It’s still not known whether a federal judge’s recent ruling declaring Colorado’s Sex Offender Registry unconstitutional as applied to three registrants will have broader implications in Colorado or nationwide. But, the attorney who represented the plaintiffs says the judges decision could be applied to others.
The attorney, Allison Ruttenberg, is quoted extensively in this article at Westword.com.
Proponents of the registry argue that sex offenders are likely to commit the same crime again in the future. But Ruttenberg begs to differ. “This is based on anecdotal evidence, not any type of exhaustive statistical study. But I believe close to 95 percent of registered sex offenders in Colorado have only one offense — and it could be as high as 98 percent. So the myth of recidivism is just that: a myth. In fact, the recidivism rate for sex offenders turns out to be one of the lowest recidivism rates for any class of felons.”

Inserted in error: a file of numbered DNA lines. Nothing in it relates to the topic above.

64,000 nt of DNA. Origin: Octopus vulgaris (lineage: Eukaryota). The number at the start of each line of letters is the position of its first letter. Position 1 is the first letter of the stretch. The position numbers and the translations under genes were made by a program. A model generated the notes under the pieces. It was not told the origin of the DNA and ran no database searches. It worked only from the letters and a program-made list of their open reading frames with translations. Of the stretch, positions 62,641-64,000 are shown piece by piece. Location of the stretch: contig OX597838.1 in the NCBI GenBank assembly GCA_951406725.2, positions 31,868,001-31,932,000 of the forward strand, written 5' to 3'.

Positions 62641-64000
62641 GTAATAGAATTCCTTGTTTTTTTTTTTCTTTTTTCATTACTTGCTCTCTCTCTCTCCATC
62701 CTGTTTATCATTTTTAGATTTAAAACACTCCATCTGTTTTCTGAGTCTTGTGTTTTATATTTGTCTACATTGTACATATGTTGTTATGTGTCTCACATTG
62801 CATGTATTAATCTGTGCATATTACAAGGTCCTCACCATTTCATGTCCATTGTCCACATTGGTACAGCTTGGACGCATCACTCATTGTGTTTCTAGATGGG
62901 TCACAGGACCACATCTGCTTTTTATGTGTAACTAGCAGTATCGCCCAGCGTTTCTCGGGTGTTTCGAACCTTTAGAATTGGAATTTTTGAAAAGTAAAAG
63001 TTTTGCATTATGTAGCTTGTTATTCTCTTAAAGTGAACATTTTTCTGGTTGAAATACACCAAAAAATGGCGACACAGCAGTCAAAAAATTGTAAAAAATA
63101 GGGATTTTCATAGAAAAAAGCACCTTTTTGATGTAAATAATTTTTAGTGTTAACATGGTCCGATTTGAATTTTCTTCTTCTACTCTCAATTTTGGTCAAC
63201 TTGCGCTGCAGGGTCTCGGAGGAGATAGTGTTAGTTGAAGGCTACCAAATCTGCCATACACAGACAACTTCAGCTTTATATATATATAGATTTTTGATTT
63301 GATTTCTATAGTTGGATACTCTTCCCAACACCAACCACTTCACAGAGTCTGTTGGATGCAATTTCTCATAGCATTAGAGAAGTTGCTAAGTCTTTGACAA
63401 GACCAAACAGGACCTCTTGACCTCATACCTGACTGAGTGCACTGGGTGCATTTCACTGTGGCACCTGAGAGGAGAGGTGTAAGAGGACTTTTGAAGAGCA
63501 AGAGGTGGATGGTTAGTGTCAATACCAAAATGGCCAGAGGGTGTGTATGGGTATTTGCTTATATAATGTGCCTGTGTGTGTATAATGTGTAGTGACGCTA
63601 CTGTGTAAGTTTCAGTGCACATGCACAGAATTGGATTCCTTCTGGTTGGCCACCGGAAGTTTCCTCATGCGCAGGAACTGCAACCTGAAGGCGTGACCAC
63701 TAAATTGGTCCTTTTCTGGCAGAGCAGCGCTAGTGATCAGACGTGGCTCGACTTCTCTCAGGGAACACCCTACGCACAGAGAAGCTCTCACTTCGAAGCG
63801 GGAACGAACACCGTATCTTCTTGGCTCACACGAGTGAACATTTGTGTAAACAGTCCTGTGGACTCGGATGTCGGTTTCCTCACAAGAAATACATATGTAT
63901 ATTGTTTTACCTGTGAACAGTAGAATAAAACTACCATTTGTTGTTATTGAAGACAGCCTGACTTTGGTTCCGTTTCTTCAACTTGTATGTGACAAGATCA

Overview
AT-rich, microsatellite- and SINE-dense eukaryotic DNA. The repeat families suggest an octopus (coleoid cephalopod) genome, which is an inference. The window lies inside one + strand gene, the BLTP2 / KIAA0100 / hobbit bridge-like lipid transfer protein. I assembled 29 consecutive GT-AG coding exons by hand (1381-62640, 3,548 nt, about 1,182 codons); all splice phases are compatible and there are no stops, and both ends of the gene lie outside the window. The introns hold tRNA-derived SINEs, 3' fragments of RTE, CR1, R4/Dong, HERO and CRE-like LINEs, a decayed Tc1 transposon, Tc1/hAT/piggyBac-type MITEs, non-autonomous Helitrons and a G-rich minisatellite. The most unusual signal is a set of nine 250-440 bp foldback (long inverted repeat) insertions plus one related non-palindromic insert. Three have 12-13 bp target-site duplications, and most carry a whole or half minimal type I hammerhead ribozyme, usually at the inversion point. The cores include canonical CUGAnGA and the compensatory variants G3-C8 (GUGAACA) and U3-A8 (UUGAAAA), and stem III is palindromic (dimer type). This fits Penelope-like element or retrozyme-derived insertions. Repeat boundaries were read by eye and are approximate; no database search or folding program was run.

Could the Colorado decision, along with similar decisions in other states, signal a shift in judicial thought regarding sex offender registration?
Writing at Reason.com, Jacob Sullom wonders whether the Colorado decision, along with similar conclusions by courts in other states, will spur the U.S. Supreme Court to reconsider its 2003 decision that sex offender registration does not amount to punishment.